Monday, September 7, 2009
Our daily bread
I’m not trying to get out of writing a post, really I’m not, but I found another post on someone else’s blog that I want to share with you.
(Side comment from Billy Ray Barnwell: My mother always said “someone’s else” instead of “someone else’s” but her favorite teacher was her high school English teacher who was an English teacher in both senses of the word, by which I mean that she not only taught English but also came from England, the teacher I mean, not my mother, and I have always wondered if “someone’s else” was how people say it in England, or maybe how they used to say it in England in the olden days even if they might not say it that way any more, and so I would like to ask rhymeswithplague’s readers who live in England -- Yorkshire Pudding and Penny and Ian and Daphne -- for their two cents’ worth on the subject or two pence worth or whatever their local expression is, my mother also said the words dictionary and stationery and strawberry in the English fashion even though she was from Philadelphia which means that when she said them they came out as diction’ry and station’ry and strawb’ry which not only do I find charming but also pronounce that way myself because I learned to talk at my mother’s knee just the way she apparently learned to talk by listening to her favorite high school English teacher, or perhaps both my mother and her teacher were just plain wrong, I do not say “someone’s else” although I may change that if RWP’s English friends so indicate, my goodness, I seem to be starting to digress a little, and since that is never a good thing, this is Billy Ray Barnwell signing off for now.)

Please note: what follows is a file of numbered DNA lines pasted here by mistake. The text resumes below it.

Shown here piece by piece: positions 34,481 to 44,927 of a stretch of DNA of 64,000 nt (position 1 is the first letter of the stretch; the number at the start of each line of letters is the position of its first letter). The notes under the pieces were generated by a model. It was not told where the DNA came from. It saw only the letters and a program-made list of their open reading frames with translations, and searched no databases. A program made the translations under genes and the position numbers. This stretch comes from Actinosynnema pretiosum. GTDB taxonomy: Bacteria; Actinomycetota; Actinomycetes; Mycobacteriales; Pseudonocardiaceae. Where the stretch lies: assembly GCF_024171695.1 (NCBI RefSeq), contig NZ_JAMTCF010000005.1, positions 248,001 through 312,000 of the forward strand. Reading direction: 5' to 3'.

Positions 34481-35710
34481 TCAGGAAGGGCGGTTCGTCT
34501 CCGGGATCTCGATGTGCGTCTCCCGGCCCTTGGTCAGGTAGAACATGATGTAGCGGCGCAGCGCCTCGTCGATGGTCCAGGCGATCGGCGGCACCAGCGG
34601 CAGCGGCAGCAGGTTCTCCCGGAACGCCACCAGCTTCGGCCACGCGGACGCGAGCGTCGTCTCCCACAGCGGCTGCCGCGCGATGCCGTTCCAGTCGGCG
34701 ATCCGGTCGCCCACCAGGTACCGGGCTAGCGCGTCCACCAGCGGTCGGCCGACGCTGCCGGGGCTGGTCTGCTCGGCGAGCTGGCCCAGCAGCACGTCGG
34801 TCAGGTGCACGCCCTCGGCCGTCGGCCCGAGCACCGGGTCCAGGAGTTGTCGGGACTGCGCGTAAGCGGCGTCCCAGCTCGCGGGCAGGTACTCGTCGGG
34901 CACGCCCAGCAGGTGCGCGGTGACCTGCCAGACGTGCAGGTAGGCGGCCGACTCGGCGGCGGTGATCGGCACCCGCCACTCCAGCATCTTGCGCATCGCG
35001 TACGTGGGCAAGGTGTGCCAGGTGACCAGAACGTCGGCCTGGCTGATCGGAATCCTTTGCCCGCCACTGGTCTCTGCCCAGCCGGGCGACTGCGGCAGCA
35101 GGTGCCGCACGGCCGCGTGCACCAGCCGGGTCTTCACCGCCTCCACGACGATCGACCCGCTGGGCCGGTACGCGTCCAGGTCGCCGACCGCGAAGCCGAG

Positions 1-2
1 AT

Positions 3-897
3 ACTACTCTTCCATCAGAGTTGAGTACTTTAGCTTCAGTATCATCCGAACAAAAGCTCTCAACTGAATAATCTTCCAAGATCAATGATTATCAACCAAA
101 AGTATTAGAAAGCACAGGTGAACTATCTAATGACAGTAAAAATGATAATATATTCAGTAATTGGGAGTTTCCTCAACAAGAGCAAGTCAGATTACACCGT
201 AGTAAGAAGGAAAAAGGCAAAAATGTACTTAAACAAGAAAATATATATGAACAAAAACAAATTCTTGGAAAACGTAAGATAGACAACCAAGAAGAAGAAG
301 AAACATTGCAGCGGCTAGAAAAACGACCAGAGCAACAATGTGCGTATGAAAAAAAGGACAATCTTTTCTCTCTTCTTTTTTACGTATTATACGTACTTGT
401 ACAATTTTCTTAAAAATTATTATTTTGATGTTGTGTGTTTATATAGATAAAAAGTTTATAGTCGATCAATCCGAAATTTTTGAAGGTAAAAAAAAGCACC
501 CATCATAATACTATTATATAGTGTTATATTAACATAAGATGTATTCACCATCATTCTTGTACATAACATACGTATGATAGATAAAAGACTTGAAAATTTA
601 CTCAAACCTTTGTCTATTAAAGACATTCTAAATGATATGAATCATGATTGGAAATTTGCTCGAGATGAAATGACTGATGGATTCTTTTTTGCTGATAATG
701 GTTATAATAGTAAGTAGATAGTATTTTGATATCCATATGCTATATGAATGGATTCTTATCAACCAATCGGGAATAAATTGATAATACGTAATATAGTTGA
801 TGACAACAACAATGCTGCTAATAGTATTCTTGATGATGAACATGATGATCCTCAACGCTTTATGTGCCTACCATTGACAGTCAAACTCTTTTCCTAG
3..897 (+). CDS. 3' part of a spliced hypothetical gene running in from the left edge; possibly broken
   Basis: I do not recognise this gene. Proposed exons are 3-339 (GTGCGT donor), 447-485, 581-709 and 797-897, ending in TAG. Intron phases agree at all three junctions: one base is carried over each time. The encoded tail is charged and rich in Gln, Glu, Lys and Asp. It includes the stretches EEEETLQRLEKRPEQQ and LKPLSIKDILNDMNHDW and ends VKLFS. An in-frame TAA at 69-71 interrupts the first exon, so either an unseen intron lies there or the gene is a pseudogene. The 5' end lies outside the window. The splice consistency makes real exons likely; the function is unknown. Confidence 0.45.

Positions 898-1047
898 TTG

Whew. I’m glad that’s out of the way.
Anyway, the someone else in this case is Ruth Hull Chatlien who lives in Northern Illinois and earns her income by being a freelance writer in the field of education, and the post I wanted to share with you is here:
(The post I wanted to share with you)
It is food for thought and, in my case, very timely.
I left the following comment:
“Thank you, Ruth, for this wonderful and much-too-distressingly-accurate post, and by “post” I mean “look at myself” (I’m like Humpty Dumpty in Lewis Carroll’s book; when I use a word it means whatever I want it to mean).
“Just when I think I may have devised a plan for solvency, along comes a post like yours to set me straight. Praise God.”